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To be afraid of Amazon, or not to be?

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One of the favourite phrases that Jeff Bezos uses is, ‘We’re explorers, not conquerors.’

PBS

Those cars and vans fill the streets delivering those smiling packages. Oh, what delight. It’s here already! It’s like Christmas every day.

What has Amazon wrought? That delight, that ease, that sweet efficiency. Two clicks and what you want, not necessarily need, is on its way. But hold up. There’s somebody out there who says, “Everything that is admirable about Amazon is also something that we should fear.”

Amazon Empire: The Rise and Reign of Jeff Bezos (Tuesday, PBS, 9 p.m.) is the sobering look at Amazon that we need. It’s not conspicuously alarmist. It’s just a hard, cold look at the creation and rise of Amazon and the ambitions of its creator, Jeff Bezos. It suggests that Bezos has a plan, “a new course for humanity,” that he presents cheerfully, but is ominous. Amazon, it suggests, is not really about selling you things easily and efficiently. It’s about data. Yours and mine, and it is relentless in subtly accumulating that most important information about all of us. What else? Oh, just that Amazon sees itself in the future as in control of health care and security.

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That ominous quality is conveyed through a straightforward account of the rise of the company through innovation and ruthlessness. Bezos isn’t interviewed but several of his top executives are, as well as former employees at various levels, and those who have fought Amazon, and lost.

Jeff Bezos’s roots are in Wall Street, not retail. His job with the investment firm D.E. Shaw taught him how to use “human analysis,” that is, human data, to work the markets. When he started Amazon as an online bookstore he was taking advantage of basic information about book-buying to create an infrastructure that would then be used to sell all manner of products. “All customer behaviour is recorded and tracked,” is an Amazon boast from those early days. And someone from that period describes Bezos as, “A small non-descript man with a cheerful laugh and Napoleonic ambition.”

While Amazon spent years losing money, it accumulated information about customers and learned how to predict behaviour and consumption based on tracking customers. (There is one point when the company’s tactics sound hauntingly close to those of Dominic Cummings, the man who used social media to swing the Brexit referendum in Britain.) People are shockingly predicable, you see, as a former exec at Amazon says.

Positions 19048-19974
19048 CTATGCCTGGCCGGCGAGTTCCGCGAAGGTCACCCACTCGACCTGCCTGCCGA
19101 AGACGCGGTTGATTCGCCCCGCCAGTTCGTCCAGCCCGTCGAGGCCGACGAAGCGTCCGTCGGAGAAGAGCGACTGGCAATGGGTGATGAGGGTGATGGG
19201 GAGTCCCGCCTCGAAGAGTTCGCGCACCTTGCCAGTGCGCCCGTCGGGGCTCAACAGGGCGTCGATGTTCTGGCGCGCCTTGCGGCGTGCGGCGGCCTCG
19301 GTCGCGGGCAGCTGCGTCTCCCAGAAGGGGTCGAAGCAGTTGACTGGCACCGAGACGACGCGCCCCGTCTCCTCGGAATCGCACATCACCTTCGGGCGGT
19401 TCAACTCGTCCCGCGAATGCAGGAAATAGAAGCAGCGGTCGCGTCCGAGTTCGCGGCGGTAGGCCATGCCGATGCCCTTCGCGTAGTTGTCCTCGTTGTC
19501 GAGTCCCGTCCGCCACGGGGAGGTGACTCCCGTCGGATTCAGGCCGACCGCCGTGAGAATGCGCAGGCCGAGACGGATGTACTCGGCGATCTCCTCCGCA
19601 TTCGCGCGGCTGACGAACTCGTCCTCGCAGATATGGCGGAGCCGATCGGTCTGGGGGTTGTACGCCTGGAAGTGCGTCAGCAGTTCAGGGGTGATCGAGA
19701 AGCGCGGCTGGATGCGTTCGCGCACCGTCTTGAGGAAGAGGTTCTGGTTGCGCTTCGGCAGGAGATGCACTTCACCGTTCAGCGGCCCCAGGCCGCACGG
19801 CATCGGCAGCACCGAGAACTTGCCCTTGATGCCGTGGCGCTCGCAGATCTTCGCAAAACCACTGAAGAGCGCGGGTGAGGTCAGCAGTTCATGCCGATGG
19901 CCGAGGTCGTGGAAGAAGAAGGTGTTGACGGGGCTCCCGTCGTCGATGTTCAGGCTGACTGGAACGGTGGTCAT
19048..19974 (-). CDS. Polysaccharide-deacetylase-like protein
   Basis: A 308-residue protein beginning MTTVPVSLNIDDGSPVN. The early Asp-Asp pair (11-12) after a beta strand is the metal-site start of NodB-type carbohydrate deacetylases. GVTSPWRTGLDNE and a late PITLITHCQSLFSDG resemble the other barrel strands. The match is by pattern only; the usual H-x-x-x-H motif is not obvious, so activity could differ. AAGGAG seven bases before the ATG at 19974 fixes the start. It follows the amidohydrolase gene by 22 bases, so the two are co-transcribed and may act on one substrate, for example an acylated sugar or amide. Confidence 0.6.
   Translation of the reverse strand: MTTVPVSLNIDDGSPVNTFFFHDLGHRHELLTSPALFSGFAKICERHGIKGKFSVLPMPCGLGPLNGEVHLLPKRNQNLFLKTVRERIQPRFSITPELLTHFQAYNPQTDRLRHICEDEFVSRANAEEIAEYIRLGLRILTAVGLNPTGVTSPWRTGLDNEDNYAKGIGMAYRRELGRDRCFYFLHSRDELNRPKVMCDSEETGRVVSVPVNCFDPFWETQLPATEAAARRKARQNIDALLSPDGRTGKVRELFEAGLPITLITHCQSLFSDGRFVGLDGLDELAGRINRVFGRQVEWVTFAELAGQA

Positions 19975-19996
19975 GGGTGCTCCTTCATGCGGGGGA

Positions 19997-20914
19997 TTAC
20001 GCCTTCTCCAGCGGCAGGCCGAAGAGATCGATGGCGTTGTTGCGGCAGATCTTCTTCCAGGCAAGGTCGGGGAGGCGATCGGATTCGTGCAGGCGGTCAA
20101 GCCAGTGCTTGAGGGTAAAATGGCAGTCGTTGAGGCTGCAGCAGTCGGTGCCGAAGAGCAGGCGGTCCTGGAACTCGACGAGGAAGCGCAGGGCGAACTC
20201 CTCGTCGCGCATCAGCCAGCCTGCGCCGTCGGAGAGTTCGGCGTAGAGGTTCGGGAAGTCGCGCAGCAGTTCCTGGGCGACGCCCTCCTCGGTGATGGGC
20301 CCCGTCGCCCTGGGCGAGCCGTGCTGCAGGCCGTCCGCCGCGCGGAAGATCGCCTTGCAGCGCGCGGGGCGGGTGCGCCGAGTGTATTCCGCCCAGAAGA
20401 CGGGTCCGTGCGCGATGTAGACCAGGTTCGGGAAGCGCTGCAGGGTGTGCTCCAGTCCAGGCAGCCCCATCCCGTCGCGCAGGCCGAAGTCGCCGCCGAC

Amazon’s battles with publishers big and small are explained. It was called, by some, “The Gazelle Project,” because Bezos wanted to pursue other booksellers like a cheetah pursues a delicate gazelle. “You don’t go after the strongest,” Randy Miller, former Amazon director of merchandise pricing and product management, tells Frontline. “The cheetah looks for the weak, looks for the sick, looks for the small, that’s what you go for. So you don’t start with the No. 1 publisher, you start with the No. 7 publisher. And by the time you get to Nos. 2, 3, and 1, the noise has gotten back to them. They’re going to know this is coming, and chances are you may be able to settle that without a full-on war.” Amazon wanted kickback fees from publishers, and got them.

As the company expanded from online bookstore to online mall, it began opening huge warehouses, often in towns hard hit by the recession of 2008. Then came the complaints about working conditions. Former factory-level employees talk about the inhumane conditions and the impossibility of having a career – they were only cogs in a machine. Then came the Kindle e-reader and then came the Amazon Prime customer level, and Amazon enticing and charging third-party retailers to use its platform, followed by complaints that those retailers were selling unsafe products.

Throughout, what becomes clear is how nimbly Bezos fended off complaints. Each controversy was followed by a benign promise and yet more cheerful ambition to do better. It becomes a bizarre story of cold-blooded ambition tempered by pious declarations. One of the favourite phrases that Bezos uses is, “We’re explorers, not conquerors.”

Everything from his purchase of The Washington Post to his cozying up to government officials during the Obama years is covered. And yet in the end it comes back to the information Amazon has about us, the customer.

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The launch of the Echo smart speaker and the artificial intelligence-powered Alexa virtual assistant are cited as examples of both the company’s bid to dominate the artificial-intelligence field, and its ability to gather information. See, Alexa is recording, not just listening and answering questions. Amazon admits that employees listen to customer voice recordings, but says that’s for quality control.

David Limp, Amazon’s head of devices, disagrees with a Frontline correspondent’s assertion that the Echo is a “listening device.” But Limp admits that Amazon could have done a better job telling consumers that humans were sometimes listening to the recordings.

Meanwhile, Meredith Whittaker, co-director of the AI Now Institute at New York University, says, “Alexa is one more way for Amazon to gather extremely valuable data, and this data collection is extremely important to the business model. It’s extremely hard to do, and convincing people to just deploy something like this in their home is a brilliant trick.”

There’s the trumpet-warning about the ominous aspect of Amazon. Much of what it has achieved is “a brilliant trick,” but the consumer is still being tricked about Amazon’s intentions. It’s not about smiling packages at all.

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